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Old 07-08-2014, 03:41 PM   #1
Doranwen
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Something for my dad to read on

I'm not sure I can afford to buy anything just yet, but would be interested in knowing what's out there and what might be up his alley (and thereby what I'd have to save for). My dad is frequently interested in some of the books I have but has no way to read e-books other than sitting at his computer and reading from the computer monitor. While it's nice and large, it's not portable at all. And every time I come across something he'd be interested in, I've been wondering about what e-reader (or tablet, should that be better) would work best.

Here's what characteristics pertain to selecting a reader for him:
- he reads frequently on trips, may be outside, indoors, various levels of lighting but since he's used to reading physical books (where he has to sit next to a lamp or have a flashlight), an integrated light isn't essential
- he's interested in a lot of epubs and pdfs, and some of the epubs have pictures or charts (the pdfs definitely would have the occasional picture or chart, formatting, etc.)
- larger size would probably be better as he does wear glasses for reading and has a hard time with tiny print stuff
- bookstore agnostic, as I have a lot of custom-created files and free/public domain that I'd want to add to it for him, and don't want the hdd reserved for a particular store
- capability to support DRM--though I don't think any of our book sources have it, there's one store I'm still waiting on word back from and he'd definitely buy some from them so would like to have that noted (most devices do, I would think)
- good battery or easy way to charge away from computer (this may rule out some of the ones that have to be ordered from Europe as we're in the US and I found that my e-book reader takes FOREVER to charge using a US plug since it's much lower voltage than the European plug that came with it--which of course doesn't fit any of the wall outlets in our house, lol)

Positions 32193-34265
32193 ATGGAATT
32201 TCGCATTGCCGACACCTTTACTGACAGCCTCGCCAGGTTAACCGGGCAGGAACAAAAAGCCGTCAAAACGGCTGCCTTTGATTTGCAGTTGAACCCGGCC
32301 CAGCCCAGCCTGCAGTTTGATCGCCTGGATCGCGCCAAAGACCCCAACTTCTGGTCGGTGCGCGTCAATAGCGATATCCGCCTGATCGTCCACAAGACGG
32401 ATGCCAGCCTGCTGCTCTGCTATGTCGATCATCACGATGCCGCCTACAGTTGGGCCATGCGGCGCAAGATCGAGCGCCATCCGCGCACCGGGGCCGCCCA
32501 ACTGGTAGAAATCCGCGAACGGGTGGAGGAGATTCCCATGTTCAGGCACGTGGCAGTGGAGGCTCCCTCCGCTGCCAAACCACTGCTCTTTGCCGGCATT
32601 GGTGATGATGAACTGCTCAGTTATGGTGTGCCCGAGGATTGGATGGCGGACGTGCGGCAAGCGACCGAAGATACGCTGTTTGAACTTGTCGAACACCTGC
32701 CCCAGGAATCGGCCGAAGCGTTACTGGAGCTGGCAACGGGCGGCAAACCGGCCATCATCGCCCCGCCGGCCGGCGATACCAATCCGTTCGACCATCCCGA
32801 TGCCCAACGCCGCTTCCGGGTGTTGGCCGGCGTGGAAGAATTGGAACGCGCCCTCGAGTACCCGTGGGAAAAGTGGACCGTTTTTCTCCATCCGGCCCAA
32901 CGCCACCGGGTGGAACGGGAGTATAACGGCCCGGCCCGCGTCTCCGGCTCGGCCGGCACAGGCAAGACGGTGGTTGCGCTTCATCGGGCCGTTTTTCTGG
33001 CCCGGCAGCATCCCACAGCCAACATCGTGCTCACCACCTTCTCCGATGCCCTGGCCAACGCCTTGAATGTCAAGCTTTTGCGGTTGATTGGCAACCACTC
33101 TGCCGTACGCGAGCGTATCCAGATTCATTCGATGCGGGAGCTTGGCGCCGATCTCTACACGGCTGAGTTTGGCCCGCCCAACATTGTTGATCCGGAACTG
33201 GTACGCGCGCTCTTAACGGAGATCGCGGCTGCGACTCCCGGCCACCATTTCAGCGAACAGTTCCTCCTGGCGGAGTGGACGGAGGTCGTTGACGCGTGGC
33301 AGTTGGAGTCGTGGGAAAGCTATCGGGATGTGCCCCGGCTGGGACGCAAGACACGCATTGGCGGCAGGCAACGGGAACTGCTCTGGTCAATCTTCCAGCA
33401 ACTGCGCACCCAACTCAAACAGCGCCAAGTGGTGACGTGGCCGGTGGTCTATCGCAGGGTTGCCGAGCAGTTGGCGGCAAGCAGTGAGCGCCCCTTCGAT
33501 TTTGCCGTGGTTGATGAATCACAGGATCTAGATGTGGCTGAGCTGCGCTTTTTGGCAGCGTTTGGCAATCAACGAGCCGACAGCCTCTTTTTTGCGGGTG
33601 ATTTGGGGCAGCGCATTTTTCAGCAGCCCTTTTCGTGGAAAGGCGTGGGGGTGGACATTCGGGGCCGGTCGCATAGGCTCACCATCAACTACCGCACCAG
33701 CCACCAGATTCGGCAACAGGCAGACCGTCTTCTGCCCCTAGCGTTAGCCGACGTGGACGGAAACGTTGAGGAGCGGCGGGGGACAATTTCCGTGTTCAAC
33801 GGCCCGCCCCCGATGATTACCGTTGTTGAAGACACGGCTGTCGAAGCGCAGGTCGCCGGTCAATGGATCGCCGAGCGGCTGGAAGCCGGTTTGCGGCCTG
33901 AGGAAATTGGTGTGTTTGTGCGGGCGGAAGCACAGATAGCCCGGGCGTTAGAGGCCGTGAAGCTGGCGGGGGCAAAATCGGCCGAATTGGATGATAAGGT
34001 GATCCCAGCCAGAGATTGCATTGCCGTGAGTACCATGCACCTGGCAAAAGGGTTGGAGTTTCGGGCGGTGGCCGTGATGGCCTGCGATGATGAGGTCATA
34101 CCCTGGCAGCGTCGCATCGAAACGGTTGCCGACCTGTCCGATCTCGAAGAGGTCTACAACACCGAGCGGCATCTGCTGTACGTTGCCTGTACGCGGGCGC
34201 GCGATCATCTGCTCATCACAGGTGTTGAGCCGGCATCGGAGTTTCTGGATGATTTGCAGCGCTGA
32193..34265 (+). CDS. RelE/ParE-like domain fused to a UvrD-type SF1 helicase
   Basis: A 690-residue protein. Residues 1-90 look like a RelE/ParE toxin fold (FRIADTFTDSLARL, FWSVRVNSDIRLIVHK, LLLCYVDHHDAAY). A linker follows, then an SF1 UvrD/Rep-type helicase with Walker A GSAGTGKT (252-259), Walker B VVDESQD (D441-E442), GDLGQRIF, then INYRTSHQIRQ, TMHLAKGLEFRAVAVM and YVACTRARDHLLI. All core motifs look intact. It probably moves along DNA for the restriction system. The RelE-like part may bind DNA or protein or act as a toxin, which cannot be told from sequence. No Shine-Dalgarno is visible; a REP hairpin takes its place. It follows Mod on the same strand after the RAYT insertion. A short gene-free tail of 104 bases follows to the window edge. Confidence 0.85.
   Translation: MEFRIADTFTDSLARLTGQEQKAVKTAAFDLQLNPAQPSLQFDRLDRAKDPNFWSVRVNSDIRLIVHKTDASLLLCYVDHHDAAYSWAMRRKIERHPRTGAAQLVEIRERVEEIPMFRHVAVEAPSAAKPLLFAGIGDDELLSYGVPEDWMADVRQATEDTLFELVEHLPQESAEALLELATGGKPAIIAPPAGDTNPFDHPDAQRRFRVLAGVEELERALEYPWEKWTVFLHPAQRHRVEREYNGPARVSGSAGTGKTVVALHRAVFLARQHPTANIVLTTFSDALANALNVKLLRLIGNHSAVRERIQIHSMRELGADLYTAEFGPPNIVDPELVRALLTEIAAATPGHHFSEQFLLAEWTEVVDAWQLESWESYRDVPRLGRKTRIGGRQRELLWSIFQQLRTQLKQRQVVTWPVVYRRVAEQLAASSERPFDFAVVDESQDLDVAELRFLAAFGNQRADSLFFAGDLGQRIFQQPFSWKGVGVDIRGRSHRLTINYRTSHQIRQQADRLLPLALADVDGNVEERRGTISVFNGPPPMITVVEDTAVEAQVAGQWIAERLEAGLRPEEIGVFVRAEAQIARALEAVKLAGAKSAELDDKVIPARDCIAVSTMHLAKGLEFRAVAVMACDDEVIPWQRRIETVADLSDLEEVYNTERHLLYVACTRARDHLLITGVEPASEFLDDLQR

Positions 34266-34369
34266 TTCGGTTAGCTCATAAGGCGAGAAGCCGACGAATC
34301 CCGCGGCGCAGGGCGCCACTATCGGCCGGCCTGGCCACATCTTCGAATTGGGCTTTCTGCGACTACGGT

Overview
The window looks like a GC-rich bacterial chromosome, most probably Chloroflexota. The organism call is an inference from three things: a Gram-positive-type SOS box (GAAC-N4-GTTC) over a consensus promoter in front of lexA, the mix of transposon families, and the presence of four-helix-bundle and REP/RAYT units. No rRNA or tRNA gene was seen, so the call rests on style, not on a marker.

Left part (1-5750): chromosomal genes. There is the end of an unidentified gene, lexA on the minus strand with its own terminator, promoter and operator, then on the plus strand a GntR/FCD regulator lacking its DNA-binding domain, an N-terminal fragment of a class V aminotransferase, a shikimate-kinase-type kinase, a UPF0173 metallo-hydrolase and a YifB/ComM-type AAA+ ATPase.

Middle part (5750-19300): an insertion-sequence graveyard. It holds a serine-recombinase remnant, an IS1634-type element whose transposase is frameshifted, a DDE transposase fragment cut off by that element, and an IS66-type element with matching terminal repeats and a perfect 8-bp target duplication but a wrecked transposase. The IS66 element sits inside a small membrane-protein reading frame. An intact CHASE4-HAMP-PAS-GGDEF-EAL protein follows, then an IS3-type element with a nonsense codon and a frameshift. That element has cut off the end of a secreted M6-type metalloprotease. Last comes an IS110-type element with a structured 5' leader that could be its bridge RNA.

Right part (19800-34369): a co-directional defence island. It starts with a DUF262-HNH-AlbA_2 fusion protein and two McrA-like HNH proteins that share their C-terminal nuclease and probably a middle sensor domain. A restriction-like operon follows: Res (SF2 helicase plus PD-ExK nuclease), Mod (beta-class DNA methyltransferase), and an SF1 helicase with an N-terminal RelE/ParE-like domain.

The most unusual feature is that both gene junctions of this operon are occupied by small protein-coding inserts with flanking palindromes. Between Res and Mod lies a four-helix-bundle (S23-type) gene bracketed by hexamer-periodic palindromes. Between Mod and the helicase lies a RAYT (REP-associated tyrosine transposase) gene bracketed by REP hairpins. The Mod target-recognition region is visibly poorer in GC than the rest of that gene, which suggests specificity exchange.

- he is not very computer savvy--we have only basic phones in our house, he's barely gotten the hang of texting; while parents' computer runs Linux, I installed it, and he's never used an Apple product in his life (beyond being frustrated trying to do basic tasks on my grandparents' Mac the one time he tried), so the easier it is to transfer files via USB (should see it as a folder he can copy/paste into, and if he can create his own subfolders that would be best!) the better
- I can't afford to pay too much (or him, should he decide this is his investment to make and not a gift from me), so while I don't have a definite budget in mind, would like to have general prices noted for any suggestions

Let me know if any of the above details are incompatible with each other (and if so, what am I having to sacrifice either way?). What suggestions do you have? Any things I should keep in mind?

I really appreciate you all being willing to give this advice--it's come in very handy for me before and I've been quite satisfied with my selections both times I've asked for help choosing, so I have good hopes here!
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Old 07-08-2014, 04:47 PM   #2
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6" is pretty much standard for e-ink ereaders, although there are some larger ones here: http://wiki.mobileread.com/wiki/E-bo...#Large_Devices

Any ereader can be plugged into the computer to show up as a removable drive. You can copy books in, but it would be even easier to use http://calibre-ebook.com to send books.

All ereaders are bookstore-agnostic, and calibre can also easily convert between source formats -- automatically. If a book isn't compatible with your ereader, it will be auto-converted on sending. But you may need to google "apprentice alf" for help removing DRM. (DRM is not bookstore-agnostic. )

Things to keep in mind: